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Why can’t we just be who we are throughout our entire lifetime? Blame it on sociology.

 We are social animals wired for conformity and cooperation. Often, by the time we hit midlife, we no longer have any idea of who we really are.

Face it, as animals go, we are pretty pathetic.  We have no fur, no claws, poor eyesight, poor hearing, and are completely dependent on brain power and the pack.  Without the protection of the pack we would never have survived as a species and so we are masters at conformity.

You needed a tribe to survive, especially as a child, and your life literally depended upon their acceptance.

First, you carve out a place in the family.  Were you the comedian? The peacemaker? The “good” one? The rebel?

Then at school.  Were you a jock? A nerd? A stoner?

Were you different with your family than at school?

And then there is your professional persona.  Are you cautious? A follower? An innovator? A teamplayer? A malcontent?

Are you the same person at home and at work?  Or is there a disconnect?

The disconnect is where we get into trouble. It’s called cognitive dissonance

Psychology Today describes it as “If you’ve ever told a lie and felt uncomfortable because you see yourself as scrupulously honest, then you’ve experienced cognitive dissonance. It occurs when your ideas, beliefs, or behaviors contradict each other:”

This is exactly where I was at in 2000.  I had a bad case of cognitive dissonance.  I use to joke that I got paid to teach people to lie with statistics.  Cynical but true. I know first hand how this can destroy you.

The emotional and physical price of spending 50 hours a week involved in activities that do not reflect who you are is huge. The price of ignoring your true self is depression, anxiety, anger issues, migraines, premature greying, illness… Click To Tweet

 

 

 

When you are young, climbing the ladder and raising a family, you don’t have the time to even stop and think about these things.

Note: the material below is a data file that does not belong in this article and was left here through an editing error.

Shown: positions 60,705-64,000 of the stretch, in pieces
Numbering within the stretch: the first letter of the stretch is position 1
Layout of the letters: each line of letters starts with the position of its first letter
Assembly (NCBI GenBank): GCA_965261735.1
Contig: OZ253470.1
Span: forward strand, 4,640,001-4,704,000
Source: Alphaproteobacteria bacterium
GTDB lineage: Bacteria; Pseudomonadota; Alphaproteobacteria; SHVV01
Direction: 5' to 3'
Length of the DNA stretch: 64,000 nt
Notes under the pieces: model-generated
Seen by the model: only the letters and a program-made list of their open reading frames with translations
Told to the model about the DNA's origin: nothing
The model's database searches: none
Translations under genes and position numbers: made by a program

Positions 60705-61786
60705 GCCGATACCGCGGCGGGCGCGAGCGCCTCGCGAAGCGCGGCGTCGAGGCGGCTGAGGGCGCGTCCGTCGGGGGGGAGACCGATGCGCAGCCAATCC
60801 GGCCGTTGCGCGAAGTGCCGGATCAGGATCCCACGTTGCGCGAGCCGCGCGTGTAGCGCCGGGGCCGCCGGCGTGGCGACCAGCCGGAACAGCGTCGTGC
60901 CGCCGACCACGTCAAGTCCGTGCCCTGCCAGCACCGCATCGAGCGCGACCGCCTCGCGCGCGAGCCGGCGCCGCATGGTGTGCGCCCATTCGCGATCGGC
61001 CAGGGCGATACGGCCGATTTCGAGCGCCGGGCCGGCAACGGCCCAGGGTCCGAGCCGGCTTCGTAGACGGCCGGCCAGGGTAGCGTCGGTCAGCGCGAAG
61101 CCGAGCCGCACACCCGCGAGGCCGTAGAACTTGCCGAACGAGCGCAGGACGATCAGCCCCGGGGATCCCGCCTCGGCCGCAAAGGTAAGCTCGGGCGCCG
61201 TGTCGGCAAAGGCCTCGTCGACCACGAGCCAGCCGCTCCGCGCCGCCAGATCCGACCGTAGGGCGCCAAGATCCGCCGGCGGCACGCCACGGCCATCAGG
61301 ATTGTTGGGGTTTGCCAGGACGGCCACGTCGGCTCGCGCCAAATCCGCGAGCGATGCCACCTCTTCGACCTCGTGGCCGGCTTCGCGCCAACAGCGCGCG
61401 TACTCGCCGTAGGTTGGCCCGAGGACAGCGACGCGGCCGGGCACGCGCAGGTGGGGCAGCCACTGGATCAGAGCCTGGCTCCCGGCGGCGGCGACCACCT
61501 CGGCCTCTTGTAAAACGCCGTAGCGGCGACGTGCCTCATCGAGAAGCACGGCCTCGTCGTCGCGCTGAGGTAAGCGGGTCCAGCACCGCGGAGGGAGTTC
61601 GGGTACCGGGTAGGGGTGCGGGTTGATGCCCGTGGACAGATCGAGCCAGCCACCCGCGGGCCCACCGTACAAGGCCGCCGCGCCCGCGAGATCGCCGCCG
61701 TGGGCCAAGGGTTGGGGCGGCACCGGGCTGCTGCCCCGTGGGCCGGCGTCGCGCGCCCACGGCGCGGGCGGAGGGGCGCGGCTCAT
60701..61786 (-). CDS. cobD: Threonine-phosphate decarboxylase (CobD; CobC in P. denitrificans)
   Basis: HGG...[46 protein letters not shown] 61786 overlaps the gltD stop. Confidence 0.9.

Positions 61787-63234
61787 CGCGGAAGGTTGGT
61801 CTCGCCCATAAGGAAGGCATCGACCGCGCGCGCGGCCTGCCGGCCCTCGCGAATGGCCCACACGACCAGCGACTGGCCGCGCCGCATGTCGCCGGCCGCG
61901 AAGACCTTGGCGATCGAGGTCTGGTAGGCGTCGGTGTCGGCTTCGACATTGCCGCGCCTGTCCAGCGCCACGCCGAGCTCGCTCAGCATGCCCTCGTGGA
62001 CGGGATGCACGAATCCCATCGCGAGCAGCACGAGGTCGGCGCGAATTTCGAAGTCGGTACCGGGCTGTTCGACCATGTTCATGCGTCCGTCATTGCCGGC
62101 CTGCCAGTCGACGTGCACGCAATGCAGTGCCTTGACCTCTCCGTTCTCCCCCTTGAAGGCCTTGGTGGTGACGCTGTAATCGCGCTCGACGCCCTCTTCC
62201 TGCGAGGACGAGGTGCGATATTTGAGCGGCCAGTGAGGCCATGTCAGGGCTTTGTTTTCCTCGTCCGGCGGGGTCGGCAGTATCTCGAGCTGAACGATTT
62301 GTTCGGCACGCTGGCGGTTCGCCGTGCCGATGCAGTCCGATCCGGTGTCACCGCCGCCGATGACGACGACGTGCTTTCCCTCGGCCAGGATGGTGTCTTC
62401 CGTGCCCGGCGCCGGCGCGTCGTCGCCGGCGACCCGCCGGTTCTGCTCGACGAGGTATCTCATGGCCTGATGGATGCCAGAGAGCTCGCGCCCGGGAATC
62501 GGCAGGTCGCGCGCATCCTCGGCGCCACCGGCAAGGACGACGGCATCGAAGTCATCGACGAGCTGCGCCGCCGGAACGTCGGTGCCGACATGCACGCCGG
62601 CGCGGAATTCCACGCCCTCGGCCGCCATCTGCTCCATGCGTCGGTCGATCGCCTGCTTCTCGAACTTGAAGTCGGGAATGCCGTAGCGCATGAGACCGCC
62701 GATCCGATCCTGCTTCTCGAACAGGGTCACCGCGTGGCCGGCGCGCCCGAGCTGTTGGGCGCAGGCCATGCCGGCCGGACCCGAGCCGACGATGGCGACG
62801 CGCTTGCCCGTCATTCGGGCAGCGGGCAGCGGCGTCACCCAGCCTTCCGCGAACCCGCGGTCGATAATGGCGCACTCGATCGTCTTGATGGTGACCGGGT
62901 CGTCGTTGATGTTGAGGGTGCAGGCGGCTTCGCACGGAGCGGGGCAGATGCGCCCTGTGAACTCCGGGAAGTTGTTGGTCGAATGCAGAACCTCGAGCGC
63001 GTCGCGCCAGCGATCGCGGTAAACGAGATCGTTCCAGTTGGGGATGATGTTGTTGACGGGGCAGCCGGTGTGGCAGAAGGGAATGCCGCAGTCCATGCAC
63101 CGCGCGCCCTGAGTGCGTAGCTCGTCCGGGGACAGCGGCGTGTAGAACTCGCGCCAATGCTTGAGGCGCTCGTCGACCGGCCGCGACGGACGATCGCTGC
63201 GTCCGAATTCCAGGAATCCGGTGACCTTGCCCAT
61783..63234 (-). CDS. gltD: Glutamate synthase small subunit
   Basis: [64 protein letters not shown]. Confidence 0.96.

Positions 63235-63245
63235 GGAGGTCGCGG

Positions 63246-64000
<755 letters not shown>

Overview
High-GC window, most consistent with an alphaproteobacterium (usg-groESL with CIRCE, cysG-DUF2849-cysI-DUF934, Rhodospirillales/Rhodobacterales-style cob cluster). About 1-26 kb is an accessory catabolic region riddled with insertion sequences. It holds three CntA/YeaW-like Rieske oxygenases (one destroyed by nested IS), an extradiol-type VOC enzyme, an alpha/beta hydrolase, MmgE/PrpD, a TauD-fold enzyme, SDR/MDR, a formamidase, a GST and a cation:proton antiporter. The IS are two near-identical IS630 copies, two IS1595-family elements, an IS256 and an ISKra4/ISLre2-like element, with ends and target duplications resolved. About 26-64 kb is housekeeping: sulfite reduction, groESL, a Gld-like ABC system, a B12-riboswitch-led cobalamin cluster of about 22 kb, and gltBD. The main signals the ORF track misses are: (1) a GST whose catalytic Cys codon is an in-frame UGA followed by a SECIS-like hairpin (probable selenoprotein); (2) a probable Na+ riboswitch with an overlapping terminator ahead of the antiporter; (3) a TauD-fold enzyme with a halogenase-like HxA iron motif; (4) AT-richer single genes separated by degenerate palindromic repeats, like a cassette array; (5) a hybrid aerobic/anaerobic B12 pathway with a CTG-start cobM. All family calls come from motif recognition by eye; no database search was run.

Even if you do, financial considerations often mean ignoring the need for change.

But I believe the reward for a lifetime struggling to ensure the comfort and safety of your family is to finally have an opportunity to enjoy “The privilege of a lifetime and become who you truly are”.

The stereotypical “midlife crisis” (as silly as it is portrayed) is a wakeup call to begin preparing for your second chapter.  If you are turning 50 today, you will likely live to be almost 90, and work well into your 70’s. Make it count.

CALL TO ACTION:

Are you staying at a job that is not who you are because it pays well? The answer may not be as obvious as you think.

Humans avoid cognitive dissonance at all costs and will make up all kinds of rationalizations to justify their actions.  

Try the following exercise just to get you thinking about it.

Take a deep breath and forget the about the money, the bills, and the shoulds.  Grab a blank piece of paper and jot down your answers to the following questions

  1. What do you stand for?  In other words, what are the core values that are the very basis of a good life? The things you consider non-negotiable. Truth? Integrity? Openness? Transparency?
  1. What do your company and co-workers stand for?  Is it in line?
  1. How do you express who you are at work?  At the end of the day, how do you feel you contributed?
  1. Are you a completely different person at home than at work?

Thanks for reading.  I’d love to here your thoughts and whether or not this was helpful.  Please leave comments below.

If you found this helpful, please Share and Share a Like.

 

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